Blogs in the spotlight
- How do I buy the perfect diamond ring?
- Choosing the perfect wedding ring
- Buying an engagement ring: expert tips & tricks
- Which earrings are the right ones for you?
- How to choose the perfect diamond bracelet?
- How to choose a necklace for ladies?
- Take your time in choosing your watch
- What's the right jewellery for each occasion?
- Why buy diamond jewellery online?
- A guide to building up your jewellery collection
- What types of precious metals are there?
- What types of precious metals are there?
- Jewellery trends and innovations in 2020
- What sorts of diamond setting are there?
- Which symbolic meaning do your fingers have?
- Why do people wear a wedding ring on their left ring finger?
- Which mysterious powers does the Atlantis ring have?
- Which powers does the wedding ring have?
- What else can rings do?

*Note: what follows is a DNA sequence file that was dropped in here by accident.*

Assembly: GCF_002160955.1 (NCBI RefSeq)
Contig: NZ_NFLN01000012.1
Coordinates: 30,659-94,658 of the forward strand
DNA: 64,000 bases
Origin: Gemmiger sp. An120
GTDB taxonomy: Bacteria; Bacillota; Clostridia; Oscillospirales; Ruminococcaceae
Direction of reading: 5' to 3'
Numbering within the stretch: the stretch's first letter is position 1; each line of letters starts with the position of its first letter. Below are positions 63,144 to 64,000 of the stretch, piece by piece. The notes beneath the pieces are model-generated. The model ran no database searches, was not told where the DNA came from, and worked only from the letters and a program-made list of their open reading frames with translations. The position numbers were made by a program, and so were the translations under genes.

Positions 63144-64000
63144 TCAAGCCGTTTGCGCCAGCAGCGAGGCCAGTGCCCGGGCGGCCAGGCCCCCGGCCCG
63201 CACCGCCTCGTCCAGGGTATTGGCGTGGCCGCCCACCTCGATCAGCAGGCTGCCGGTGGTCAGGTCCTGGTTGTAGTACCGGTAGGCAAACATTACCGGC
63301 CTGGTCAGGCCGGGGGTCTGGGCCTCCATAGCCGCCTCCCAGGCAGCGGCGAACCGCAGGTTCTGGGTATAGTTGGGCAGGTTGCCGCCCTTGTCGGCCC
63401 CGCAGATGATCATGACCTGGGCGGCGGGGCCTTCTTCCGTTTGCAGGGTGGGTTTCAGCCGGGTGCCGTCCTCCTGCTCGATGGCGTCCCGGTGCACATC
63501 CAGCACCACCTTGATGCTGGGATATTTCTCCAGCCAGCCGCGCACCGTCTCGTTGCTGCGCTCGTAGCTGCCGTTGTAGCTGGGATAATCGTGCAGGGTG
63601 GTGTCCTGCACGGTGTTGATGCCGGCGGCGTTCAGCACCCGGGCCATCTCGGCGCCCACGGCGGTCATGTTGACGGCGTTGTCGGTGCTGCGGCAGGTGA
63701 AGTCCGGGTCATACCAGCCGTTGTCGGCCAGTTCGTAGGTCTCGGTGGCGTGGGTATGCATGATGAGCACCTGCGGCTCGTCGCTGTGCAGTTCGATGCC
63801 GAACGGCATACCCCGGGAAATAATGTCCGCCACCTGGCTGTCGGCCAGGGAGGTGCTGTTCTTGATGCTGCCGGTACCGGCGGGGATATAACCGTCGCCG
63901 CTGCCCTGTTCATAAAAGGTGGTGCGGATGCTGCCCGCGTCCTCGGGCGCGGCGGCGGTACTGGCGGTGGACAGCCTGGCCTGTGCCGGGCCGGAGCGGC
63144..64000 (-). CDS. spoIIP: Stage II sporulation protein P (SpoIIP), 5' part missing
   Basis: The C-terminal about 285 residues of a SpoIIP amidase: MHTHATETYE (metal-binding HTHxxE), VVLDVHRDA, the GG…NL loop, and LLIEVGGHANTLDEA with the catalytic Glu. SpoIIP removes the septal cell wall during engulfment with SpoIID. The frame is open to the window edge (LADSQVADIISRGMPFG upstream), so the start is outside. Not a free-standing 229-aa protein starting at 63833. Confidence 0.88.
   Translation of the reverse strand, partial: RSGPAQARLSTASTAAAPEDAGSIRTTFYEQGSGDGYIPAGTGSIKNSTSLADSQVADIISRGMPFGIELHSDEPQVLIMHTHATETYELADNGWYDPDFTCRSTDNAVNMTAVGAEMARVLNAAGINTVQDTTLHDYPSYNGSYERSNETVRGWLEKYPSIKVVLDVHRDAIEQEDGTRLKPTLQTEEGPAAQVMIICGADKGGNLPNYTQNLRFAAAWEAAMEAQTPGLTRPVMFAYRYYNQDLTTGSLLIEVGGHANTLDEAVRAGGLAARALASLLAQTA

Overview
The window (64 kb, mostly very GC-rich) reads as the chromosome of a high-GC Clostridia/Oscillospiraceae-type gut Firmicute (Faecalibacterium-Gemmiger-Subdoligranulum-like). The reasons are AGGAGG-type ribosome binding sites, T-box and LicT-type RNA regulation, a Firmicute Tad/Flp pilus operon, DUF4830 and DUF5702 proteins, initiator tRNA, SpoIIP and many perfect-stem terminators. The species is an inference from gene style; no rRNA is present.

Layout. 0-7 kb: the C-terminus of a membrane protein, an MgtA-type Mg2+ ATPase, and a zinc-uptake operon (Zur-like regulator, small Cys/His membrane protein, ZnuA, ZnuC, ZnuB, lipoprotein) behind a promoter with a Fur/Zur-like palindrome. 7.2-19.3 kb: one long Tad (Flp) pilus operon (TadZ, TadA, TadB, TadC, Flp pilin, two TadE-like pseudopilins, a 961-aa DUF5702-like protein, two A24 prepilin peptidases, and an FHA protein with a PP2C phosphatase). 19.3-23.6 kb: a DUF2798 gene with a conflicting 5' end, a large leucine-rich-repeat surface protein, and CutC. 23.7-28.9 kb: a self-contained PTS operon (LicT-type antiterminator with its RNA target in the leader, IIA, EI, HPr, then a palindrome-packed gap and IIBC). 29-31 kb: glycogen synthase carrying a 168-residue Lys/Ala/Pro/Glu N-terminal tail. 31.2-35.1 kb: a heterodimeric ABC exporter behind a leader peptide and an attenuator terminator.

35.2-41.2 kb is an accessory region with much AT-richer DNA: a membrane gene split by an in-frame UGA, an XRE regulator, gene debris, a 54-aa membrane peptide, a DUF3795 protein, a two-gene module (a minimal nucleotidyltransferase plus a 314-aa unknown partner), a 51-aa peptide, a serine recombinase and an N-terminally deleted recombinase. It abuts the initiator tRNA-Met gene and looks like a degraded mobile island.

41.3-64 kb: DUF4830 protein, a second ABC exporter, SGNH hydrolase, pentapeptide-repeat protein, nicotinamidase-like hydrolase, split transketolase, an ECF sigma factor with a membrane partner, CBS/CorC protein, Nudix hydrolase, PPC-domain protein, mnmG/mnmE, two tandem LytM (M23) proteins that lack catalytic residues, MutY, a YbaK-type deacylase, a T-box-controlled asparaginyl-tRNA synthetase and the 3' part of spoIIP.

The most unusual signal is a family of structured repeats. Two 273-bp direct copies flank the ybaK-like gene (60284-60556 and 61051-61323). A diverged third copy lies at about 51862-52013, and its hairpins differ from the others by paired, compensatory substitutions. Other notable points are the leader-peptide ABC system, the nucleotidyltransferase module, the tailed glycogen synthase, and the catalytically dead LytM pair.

‘An ape is always an ape, though dressed in scarlet!’ This quote from The Praise of Folly, is just one of many which the humanist, philosopher and writer Erasmus used to express his criticism of people and society. The book was published in 1511 and mocks all sorts of human follies. But is it really all that strange to want to make ourselves look beautiful? To feel the urge to decorate ourselves with make-up and jewellery?
Or can we refute Erasmus’ statement by giving jewellery a deeper meaning? We will start looking for what gold rings symbolize. But let’s start with ourselves: the meaning of the finger we wear our ring on.
Most viewed diamond jewels
- 0.50 carat solitaire ring in yellow gold with round diamond and four prongsFrom USD 2.370 (excl. VAT)
- 1.90 carat solitaire ring in white gold with oval diamondFrom USD 3.020 (excl. VAT)
- 0.70 carat solitaire ring in white gold with princess diamond and side diamondsFrom USD 2.410 (excl. VAT)
- 1.00 carat solitaire halo ring in white gold with round diamondsFrom USD 3.310 (excl. VAT)
- 1.00 carat solitaire diamond ring in white goldFrom USD 2.430 (excl. VAT)
Just think about the games held in the Colosseum and other Roman arenas. Whoever survived the fight would be pardoned, but could also still be killed. The gladiator’s life was literally in the Emperor’s hands. If he stuck his thumb up, the gladiator would be pardoned. On the other hand, if the thumb went down ...